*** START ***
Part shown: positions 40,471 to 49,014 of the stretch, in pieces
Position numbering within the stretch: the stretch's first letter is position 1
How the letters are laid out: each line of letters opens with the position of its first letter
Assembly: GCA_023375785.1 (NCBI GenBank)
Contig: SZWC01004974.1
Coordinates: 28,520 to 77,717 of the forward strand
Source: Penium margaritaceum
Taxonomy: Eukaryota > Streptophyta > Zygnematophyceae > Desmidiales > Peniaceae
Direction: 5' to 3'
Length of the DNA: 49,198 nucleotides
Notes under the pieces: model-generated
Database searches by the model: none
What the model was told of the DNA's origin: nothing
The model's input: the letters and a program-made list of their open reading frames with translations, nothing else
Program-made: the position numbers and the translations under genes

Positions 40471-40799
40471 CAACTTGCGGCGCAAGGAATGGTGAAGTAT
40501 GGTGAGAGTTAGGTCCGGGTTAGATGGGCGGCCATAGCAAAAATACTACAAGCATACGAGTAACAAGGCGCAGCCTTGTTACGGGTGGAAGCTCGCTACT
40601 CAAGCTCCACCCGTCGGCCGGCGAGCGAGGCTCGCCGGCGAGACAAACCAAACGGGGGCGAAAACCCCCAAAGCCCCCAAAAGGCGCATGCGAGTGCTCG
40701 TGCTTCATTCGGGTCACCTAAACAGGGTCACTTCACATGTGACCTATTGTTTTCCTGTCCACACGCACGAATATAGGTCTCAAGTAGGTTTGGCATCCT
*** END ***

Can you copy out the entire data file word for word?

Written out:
Part shown: positions 40,471 to 49,014 of the stretch, in pieces
Position numbering within the stretch: the stretch's first letter is position 1
How the letters are laid out: each line of letters opens with the position of its first letter
Assembly: GCA_023375785.1 (NCBI GenBank)
Contig: SZWC01004974.1
Coordinates: 28,520 to 77,717 of the forward strand
Source: Penium margaritaceum
Taxonomy: Eukaryota > Streptophyta > Zygnematophyceae > Desmidiales > Peniaceae
Direction: 5' to 3'
Length of the DNA: 49,198 nucleotides
Notes under the pieces: model-generated
Database searches by the model: none
What the model was told of the DNA's origin: nothing
The model's input: the letters and a program-made list of their open reading frames with translations, nothing else
Program-made: the position numbers and the translations under genes

Positions 40471-40799
40471 CAACTTGCGGCGCAAGGAATGGTGAAGTAT
40501 GGTGAGAGTTAGGTCCGGGTTAGATGGGCGGCCATAGCAAAAATACTACAAGCATACGAGTAACAAGGCGCAGCCTTGTTACGGGTGGAAGCTCGCTACT
40601 CAAGCTCCACCCGTCGGCCGGCGAGCGAGGCTCGCCGGCGAGACAAACCAAACGGGGGCGAAAACCCCCAAAGCCCCCAAAAGGCGCATGCGAGTGCTCG
40701 TGCTTCATTCGGGTCACCTAAACAGGGTCACTTCACATGTGACCTATTGTTTTCCTGTCCACACGCACGAATATAGGTCTCAAGTAGGTTTGGCATCCT